Scalp Topography of the Spontaneous K-Complex and of Delta-Waves in Human Sleep
- Cite this article as:
- Happe, S., Anderer, P., Gruber, G. et al. Brain Topogr (2002) 15: 43. doi:10.1023/A:1019992523246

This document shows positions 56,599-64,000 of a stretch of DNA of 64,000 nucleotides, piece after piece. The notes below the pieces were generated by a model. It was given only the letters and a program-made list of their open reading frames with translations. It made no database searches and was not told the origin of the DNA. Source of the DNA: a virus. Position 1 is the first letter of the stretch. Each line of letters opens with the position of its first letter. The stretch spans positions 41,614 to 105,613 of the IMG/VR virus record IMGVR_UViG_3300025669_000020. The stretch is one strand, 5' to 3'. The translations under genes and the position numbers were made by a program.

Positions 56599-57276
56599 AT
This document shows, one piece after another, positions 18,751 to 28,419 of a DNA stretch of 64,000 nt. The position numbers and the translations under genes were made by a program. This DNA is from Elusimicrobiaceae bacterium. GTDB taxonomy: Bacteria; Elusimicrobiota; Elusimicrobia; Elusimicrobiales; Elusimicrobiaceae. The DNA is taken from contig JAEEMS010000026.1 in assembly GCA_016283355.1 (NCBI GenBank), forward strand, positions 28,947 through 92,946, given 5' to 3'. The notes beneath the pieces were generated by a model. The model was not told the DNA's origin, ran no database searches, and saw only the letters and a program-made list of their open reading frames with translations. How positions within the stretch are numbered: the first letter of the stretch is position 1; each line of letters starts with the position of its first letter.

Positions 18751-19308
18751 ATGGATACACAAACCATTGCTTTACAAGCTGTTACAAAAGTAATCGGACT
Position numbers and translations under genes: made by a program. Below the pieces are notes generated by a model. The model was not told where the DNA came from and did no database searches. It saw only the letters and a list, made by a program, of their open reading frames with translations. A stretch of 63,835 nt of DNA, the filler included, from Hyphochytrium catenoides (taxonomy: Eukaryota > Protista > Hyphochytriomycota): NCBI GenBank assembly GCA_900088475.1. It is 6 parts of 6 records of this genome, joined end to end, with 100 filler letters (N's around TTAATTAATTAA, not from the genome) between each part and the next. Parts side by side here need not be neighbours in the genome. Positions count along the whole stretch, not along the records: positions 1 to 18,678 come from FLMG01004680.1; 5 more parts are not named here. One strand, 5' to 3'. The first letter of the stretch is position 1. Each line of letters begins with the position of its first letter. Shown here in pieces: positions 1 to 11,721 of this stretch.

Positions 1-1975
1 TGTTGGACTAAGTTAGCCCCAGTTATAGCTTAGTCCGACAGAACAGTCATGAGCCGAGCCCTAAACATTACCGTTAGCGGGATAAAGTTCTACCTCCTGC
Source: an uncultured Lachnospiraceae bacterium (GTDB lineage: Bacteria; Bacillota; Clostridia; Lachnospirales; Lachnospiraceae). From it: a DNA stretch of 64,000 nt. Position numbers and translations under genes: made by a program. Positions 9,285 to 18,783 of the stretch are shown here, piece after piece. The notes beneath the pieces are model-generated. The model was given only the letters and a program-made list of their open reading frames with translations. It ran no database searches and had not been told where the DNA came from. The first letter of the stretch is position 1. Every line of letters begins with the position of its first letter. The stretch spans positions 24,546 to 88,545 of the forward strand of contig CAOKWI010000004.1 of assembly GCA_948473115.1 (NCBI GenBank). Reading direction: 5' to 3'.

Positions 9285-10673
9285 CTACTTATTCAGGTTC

Objective: Together with spindles, K-complexes are well known hallmarks of stage 2 sleep (S2). However, little is known about their topographical distribution in comparison to delta-waves and to K-complexes superimposed by spindles. Patients and methods: In this study, the topographical distribution of spontaneous K-complexes and delta-waves in S2 and delta-waves in stage 4 sleep (S4) in 10 healthy young adults (aged 20 to 35 years, 7 female) was investigated. K-complexes with and without spindles in S2, delta-waves with and without spindles in S2, and delta-waves in S4 distributed all over the night were visually selected. EEG power maps and statistical parametric maps were calculated. Results: Absolute delta power of S2 K-complexes appeared to be significantly higher than of S2 delta-waves and delta power of S4 delta-waves was higher than of S2 delta-waves. In K-complexes and delta-waves, power was found to be highest over medio-frontal regions in the delta frequency band (0.5 - 4.0 Hz) with a second maximum occipitally in delta-waves, no matter whether superimposed by a spindle or not. Conclusion: K-complexes and delta-waves in S2 differ in topographical distribution. Even though in S2 delta-waves have less power, they have a similar topographical distribution in S2 and S4, supporting the hypothesis that delta-waves in S2 further develop towards delta-waves in slow wave sleep. The delta frequency components of K-complexes and delta-waves are unaffected by spindles.